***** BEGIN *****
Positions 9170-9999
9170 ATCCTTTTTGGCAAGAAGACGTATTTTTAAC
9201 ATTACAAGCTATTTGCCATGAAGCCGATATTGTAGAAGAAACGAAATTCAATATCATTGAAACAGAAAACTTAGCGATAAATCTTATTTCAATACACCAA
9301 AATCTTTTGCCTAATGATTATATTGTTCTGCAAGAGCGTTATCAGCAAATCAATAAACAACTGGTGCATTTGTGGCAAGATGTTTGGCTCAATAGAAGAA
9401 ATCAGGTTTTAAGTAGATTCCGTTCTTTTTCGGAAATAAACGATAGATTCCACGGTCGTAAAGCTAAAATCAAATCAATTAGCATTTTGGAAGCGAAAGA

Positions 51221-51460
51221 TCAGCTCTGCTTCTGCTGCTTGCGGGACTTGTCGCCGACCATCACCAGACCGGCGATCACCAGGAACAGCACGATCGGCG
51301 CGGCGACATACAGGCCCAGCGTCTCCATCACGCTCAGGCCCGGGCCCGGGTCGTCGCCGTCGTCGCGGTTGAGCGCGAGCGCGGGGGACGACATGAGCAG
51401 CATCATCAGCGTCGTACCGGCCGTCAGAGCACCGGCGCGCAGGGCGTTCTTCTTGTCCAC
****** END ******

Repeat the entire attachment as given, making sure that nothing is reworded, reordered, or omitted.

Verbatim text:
Positions 9170-9999
9170 ATCCTTTTTGGCAAGAAGACGTATTTTTAAC
9201 ATTACAAGCTATTTGCCATGAAGCCGATATTGTAGAAGAAACGAAATTCAATATCATTGAAACAGAAAACTTAGCGATAAATCTTATTTCAATACACCAA
9301 AATCTTTTGCCTAATGATTATATTGTTCTGCAAGAGCGTTATCAGCAAATCAATAAACAACTGGTGCATTTGTGGCAAGATGTTTGGCTCAATAGAAGAA
9401 ATCAGGTTTTAAGTAGATTCCGTTCTTTTTCGGAAATAAACGATAGATTCCACGGTCGTAAAGCTAAAATCAAATCAATTAGCATTTTGGAAGCGAAAGA

Positions 51221-51460
51221 TCAGCTCTGCTTCTGCTGCTTGCGGGACTTGTCGCCGACCATCACCAGACCGGCGATCACCAGGAACAGCACGATCGGCG
51301 CGGCGACATACAGGCCCAGCGTCTCCATCACGCTCAGGCCCGGGCCCGGGTCGTCGCCGTCGTCGCGGTTGAGCGCGAGCGCGGGGGACGACATGAGCAG
51401 CATCATCAGCGTCGTACCGGCCGTCAGAGCACCGGCGCGCAGGGCGTTCTTCTTGTCCAC